What can go wrong after a tonsillectomy?
Tonsil surgery is in general very safe, but every operation has a small risk associated with it. The most frequently encountered problem is bleeding. This can occur at any time from immediately after the operation up until two weeks later, and occurs in approximately two to three children in every 100 tonsillectomy operations performed and in up to five adults in every 100 tonsillectomies. In most of these episodes of bleeding however, treatment is mainly medical with antibiotics as the majority of bleeds occur following a throat infection. In approximately one in every 100, a second operation may be required to stop the bleeding.
During the operation, there is a very small chance that a tooth may be chipped or knocked out, especially if it is loose, capped or crowned. Please let us know if you have any teeth like this. Damage or minor cuts to the lips and/or gums can also occur.
It is possible to experience sore throats even long after the tonsillectomy operation, although these will almost certainly be associated with other problems such as a cold or ‘flu rather than true tonsillitis. Also, in children, when the operation is performed for snoring or breathing difficulties, the snoring may not completely disappear but should reduce to a much more acceptable level.
What should my child eat after a tonsillectomy?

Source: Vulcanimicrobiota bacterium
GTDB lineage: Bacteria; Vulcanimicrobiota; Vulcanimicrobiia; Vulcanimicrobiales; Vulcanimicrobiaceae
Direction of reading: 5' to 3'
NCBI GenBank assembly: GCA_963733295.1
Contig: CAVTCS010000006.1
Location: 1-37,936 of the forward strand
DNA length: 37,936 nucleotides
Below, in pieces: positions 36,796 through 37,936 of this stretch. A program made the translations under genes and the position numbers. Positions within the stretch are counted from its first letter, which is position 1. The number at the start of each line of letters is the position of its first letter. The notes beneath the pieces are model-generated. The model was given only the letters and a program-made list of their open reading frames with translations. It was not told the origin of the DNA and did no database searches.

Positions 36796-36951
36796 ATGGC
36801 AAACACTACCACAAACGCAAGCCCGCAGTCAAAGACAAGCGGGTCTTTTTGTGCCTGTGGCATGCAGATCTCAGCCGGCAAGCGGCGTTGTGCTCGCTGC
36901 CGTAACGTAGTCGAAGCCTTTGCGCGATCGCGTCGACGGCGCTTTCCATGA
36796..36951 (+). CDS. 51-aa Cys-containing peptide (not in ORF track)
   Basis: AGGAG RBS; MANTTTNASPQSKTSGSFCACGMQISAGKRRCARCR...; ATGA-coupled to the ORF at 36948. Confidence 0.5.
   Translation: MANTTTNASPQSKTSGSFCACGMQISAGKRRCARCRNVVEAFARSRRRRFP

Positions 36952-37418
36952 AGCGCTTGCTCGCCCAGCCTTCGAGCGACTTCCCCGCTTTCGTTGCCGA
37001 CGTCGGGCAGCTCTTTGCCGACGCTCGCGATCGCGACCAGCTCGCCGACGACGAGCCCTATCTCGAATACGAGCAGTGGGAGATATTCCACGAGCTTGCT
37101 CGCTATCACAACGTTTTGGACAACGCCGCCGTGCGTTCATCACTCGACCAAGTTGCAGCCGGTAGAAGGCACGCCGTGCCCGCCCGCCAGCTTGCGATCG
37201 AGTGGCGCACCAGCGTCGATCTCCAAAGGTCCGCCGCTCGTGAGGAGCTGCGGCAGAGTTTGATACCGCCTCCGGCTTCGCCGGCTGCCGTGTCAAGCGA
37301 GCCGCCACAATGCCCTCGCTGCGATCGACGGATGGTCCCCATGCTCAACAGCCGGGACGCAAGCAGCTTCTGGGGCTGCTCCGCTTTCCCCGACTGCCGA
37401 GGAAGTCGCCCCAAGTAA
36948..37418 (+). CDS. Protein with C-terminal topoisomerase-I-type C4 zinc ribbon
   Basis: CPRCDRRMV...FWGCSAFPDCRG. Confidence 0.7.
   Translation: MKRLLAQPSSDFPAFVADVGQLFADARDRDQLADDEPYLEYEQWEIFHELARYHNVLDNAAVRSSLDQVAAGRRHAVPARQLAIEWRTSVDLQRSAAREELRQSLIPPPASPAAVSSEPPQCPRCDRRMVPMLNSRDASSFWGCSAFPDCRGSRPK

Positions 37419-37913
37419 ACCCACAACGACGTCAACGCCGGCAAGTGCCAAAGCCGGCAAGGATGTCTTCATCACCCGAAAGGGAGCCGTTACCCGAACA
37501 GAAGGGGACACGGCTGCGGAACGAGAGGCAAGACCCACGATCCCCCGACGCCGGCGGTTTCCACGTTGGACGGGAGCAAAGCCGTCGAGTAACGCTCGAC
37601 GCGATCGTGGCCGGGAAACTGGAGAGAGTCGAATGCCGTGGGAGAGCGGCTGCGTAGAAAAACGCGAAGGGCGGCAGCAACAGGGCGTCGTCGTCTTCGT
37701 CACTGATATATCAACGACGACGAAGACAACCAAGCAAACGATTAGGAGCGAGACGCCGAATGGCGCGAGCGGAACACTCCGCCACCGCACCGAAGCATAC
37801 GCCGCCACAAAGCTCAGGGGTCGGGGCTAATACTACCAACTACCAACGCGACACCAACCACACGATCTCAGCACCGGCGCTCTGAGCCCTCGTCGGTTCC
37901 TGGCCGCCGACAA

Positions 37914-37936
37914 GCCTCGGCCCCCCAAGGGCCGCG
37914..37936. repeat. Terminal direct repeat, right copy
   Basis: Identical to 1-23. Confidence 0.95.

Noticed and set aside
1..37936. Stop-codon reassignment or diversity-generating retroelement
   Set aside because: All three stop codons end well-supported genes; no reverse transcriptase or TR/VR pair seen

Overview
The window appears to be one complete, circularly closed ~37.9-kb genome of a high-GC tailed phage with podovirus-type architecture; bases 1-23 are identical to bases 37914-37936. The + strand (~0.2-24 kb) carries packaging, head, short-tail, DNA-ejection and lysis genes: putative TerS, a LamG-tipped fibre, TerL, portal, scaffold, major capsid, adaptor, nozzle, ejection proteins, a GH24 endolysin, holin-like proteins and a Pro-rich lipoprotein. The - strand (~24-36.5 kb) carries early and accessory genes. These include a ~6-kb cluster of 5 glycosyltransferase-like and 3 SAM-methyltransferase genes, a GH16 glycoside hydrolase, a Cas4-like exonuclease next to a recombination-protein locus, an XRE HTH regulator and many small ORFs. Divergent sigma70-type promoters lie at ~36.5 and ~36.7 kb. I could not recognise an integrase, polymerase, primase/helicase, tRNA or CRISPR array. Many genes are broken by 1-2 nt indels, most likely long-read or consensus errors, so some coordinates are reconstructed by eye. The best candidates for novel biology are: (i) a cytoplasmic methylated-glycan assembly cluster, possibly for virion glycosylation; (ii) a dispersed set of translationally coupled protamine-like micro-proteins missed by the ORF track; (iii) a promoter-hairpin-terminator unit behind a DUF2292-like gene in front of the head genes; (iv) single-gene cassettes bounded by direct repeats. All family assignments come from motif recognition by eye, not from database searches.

The most important advice is to encourage your child to eat as normally as possible. This helps the throat to heal faster and in fact reduces the discomfort. This in turn reduces the likelihood of a postoperative infection and bleeding. The type of food is not as important as regularity. Small amounts of food more regularly is better than big meals once or twice a day. Try to stick to bland, non spicy foods where possible. Plenty of fluids is also important, and chewing gum may also help the pain.
The idea is that taking painkillers regularly will allow your child to eat and drink as normally as possible. This will in turn promote healing and reduce pain, infection and bleeding. The converse is also true in that if pain is allowed to increase, food intake suffers and the pain worsens yet further, leading to an infection and possibly bleeding.
Effect on snoring:
Most parents in fact report that their child is so quiet after the surgery that they are just as worried as they were before the surgery when their child was noisy!
Bleeding after a tonsillectomy:
If you notice any bleeding from your throat, you must seek medical advice. If it is only a drop or two, call your GP or the ward of the hospital where you were treated. However, for anything more severe or if in any doubt, it is advisable to go to your nearest hospital casualty department.